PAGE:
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South Jordan Journal

Bingham High makeover under way

Oct 24, 2019 03:54PM ● By Julie Slama

The first phase of a five-year $31 million renovation at Bingham High is being completed this fall. (Julie Slama/City Journals)

By Julie Slama | [email protected]

When the school year began, there was a few days of shuffling while crews worked on the first phase of a five-year plan to renovate Bingham High School.

“It’s been long overdue, and we’re grateful that the [Jordan] Board of Education walked through the building and could see the need for the renovation,” said former Bingham High Principal Christen Richards-Khong, before she took a position in the district office. “Throughout the building, we’ve had pipes burst and spray all over classrooms, equipment and materials. Cuffs have been placed on the pipes, but then they break in another place or in the hall, and it just creates havoc.”

After an official pipe-breaking ceremony in mid-May, construction began on the 44-year-old school building, with the science and math areas getting new water lines, LED lighting, new data lines, heating and air conditioning upgrades, and new carpet. The phase also includes a complete renovation of the band room and expanded square footage in the music rooms and updated small theater, fondly named the Copper Pit.

“We have a new lighting grid, sound booth, reconstructed stage, storage, fresh coat of paint and insulation as before, the area used to be an open commons and sound could just come through the walls,” Richards-Khong said. “All the electrical was upgraded.”

While theater director Michelle Robbins and students worked around the remodel and technology update early on, she was ecstatic about the upgrade.

“It’s worth working around the construction,” she said. “We’ll be able to have a beautiful space for our students.”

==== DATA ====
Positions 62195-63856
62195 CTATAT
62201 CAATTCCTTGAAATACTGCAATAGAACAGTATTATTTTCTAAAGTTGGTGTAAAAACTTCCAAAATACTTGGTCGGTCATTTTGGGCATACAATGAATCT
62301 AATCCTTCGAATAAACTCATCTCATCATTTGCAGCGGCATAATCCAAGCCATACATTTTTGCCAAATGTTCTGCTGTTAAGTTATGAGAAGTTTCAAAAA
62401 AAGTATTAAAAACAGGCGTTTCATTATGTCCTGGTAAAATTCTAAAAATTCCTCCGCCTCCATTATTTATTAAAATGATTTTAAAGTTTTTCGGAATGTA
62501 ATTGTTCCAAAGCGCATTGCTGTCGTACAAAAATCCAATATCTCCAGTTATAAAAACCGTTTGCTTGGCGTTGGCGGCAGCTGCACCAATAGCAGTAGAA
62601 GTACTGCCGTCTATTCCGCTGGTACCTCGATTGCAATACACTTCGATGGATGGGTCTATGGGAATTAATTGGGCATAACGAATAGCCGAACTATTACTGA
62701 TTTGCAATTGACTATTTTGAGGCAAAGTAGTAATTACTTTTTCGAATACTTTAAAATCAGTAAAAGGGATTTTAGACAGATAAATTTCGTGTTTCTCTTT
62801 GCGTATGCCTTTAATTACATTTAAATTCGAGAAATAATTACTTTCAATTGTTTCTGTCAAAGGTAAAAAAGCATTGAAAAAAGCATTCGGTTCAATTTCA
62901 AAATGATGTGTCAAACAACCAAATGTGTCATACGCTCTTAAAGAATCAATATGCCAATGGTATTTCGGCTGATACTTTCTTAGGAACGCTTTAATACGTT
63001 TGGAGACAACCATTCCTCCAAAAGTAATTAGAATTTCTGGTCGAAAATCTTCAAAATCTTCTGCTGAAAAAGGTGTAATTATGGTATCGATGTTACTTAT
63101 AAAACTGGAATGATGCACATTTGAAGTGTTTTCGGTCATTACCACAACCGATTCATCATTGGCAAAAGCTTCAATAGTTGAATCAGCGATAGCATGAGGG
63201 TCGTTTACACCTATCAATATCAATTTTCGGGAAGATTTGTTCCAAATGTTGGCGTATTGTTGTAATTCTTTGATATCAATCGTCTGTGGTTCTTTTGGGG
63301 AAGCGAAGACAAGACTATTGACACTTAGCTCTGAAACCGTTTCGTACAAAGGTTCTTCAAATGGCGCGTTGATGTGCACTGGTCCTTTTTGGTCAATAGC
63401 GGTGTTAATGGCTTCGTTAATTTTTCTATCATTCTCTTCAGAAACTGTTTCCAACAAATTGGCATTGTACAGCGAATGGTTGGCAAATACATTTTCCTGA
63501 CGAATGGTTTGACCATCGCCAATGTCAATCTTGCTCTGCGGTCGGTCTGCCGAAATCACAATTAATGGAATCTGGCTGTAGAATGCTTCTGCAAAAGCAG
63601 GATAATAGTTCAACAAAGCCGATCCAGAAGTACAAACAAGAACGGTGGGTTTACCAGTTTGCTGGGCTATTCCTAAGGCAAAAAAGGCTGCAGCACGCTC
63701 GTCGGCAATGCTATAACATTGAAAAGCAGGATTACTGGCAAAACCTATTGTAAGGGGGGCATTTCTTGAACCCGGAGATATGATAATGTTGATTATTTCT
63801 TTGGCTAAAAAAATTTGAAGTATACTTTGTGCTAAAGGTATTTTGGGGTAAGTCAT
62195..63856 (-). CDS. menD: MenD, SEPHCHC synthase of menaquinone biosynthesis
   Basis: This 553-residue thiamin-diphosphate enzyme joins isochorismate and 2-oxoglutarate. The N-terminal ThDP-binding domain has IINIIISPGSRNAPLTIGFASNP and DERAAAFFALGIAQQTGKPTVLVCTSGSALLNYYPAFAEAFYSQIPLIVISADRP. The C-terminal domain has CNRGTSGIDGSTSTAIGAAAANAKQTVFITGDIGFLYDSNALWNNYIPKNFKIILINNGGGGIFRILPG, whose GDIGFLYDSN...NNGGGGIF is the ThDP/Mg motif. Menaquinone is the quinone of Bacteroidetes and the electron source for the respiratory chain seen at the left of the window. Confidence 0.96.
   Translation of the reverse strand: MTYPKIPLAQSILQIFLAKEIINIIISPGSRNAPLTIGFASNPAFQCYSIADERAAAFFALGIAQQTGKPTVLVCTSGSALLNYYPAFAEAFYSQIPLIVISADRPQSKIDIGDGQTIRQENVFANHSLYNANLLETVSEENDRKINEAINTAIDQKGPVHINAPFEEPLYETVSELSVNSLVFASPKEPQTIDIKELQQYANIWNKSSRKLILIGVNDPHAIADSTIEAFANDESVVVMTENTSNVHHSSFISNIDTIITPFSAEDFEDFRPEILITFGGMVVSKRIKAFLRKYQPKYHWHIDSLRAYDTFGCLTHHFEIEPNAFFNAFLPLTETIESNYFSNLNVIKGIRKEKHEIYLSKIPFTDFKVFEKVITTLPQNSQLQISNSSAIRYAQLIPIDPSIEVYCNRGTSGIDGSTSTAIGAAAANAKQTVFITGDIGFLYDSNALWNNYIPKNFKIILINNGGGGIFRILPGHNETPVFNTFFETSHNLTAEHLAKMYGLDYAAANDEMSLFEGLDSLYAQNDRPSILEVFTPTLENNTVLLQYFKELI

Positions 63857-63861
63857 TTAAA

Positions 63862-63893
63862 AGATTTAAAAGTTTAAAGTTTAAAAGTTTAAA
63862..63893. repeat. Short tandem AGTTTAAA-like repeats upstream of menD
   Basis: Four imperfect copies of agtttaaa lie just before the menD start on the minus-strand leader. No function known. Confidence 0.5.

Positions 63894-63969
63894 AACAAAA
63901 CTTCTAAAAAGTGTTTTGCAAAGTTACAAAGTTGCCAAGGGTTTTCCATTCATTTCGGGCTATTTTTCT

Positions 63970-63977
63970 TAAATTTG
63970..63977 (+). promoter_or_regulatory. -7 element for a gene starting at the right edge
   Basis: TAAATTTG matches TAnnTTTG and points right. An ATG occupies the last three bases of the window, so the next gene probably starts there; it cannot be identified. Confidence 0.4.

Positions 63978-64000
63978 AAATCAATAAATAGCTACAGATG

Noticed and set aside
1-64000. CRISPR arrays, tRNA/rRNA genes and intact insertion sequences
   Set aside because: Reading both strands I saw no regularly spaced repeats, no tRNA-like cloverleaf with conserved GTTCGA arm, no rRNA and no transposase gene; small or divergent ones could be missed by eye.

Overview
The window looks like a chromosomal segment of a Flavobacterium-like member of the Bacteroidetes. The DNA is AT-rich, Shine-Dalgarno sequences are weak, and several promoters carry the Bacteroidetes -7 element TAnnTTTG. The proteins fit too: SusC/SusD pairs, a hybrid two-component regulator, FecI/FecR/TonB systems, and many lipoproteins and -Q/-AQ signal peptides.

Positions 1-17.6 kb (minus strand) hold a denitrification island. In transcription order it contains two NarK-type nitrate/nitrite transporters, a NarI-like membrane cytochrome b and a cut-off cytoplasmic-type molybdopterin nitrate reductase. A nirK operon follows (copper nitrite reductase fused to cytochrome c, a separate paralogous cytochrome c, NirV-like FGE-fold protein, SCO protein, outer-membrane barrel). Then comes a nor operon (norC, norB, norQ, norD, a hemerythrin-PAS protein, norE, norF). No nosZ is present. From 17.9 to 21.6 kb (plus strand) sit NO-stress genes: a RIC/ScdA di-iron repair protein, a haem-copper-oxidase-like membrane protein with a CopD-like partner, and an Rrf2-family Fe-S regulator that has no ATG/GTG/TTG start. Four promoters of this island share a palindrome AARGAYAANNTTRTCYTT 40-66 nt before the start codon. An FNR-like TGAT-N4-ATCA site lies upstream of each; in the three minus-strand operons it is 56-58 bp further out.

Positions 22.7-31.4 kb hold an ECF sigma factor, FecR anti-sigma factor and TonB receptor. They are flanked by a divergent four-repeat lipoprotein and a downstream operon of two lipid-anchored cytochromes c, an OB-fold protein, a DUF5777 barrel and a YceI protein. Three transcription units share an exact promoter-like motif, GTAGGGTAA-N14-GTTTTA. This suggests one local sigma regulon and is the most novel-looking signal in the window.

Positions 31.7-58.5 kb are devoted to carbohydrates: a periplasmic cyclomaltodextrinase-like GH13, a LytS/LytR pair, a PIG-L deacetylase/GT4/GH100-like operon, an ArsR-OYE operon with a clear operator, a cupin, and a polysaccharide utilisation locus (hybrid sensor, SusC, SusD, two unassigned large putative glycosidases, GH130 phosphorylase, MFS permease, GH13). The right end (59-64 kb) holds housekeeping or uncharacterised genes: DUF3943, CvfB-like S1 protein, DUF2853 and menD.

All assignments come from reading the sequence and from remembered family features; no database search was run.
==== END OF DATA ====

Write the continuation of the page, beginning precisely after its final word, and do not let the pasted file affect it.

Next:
Another area with a major change is the band room. Richards-Khong said the tiers were removed, and the room expanded to the west to allow for more room, practice rooms and storage. New furniture as well as cabinetry was planned as well as a ramp to provide direct access to the band room.

With new tile and fixtures, the bathrooms near the math and sciences classrooms on the north end of the building has a freshened look.

Throughout the building, Richards-Khong said that the spirits of the 2,500 students and of the teachers were picking up as they realized pipes bursting wouldn’t be long term.

“If a pipe breaks, we’d wet vac up the spot and try to clean it up,” she said. “It was inconvenient, a persistent nuisance and not great for morale. Now, with the remodel, teachers and students can see the building freshened up with upgrades, lights and paint, and it’s already making a positive difference. I have some happier teachers.”

Richards-Khong said more projects would be completed during the school breaks during the school year, such as cement work by the stadium where there would be low traffic. Carpeting, tiling and painting also are planned.

In the spring, she said the career and technical education area as well as the main office will start with upgrades.

“We normally do have typical projects to take care of the building, but this is a more thorough renovation with upgrades and taking care of much needed items,” she said.

Jordan District spokeswoman Sandra Riesgraf said the $31 million in renovations, which include new water lines, new data lines and better lighting, should extend the life of the school for at least 20 years.

The next four summers, in addition to upgrades in the water, lighting, HVAC and adding of data lines in other areas, will include improved sound system, stage lights and sound panels in the auditorium; possible relocation or renovation of the media center and main office; audio-visual upgrades to the gym and dance rooms; and by 2023, replacing the roof over the media center, performing arts and some classrooms.